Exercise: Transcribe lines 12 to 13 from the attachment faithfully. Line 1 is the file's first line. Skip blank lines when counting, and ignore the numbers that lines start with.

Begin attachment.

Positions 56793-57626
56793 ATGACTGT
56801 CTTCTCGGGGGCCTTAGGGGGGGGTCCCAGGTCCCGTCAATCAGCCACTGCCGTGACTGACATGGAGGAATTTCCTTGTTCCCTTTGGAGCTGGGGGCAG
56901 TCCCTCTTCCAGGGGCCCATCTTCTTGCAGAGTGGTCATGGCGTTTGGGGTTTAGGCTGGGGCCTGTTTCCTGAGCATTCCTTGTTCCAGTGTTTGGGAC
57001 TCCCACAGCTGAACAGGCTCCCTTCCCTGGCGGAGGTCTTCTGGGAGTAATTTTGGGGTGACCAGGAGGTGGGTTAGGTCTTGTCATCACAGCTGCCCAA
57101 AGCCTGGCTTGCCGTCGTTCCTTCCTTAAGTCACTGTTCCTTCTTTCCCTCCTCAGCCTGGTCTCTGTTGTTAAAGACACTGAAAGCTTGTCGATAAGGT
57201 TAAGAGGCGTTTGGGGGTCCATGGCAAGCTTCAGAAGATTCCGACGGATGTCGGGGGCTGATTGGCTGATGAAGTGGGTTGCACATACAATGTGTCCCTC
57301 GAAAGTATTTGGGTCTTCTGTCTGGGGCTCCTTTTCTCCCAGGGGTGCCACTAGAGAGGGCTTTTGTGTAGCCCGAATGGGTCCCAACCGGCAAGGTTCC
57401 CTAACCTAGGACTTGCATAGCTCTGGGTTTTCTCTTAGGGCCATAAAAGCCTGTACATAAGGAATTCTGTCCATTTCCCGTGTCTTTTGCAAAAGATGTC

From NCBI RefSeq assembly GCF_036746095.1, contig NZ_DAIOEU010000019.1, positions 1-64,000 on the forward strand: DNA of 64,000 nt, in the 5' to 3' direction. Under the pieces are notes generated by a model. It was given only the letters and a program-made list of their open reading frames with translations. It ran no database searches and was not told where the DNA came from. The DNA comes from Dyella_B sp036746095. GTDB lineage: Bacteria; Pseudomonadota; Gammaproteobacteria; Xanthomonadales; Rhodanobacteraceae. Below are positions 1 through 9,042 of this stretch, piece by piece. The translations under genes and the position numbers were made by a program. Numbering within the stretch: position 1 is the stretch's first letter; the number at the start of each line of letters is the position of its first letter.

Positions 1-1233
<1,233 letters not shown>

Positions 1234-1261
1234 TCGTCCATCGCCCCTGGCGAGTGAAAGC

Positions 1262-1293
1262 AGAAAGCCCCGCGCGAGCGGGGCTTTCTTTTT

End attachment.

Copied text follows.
<1,233 letters not shown>

Positions 1234-1261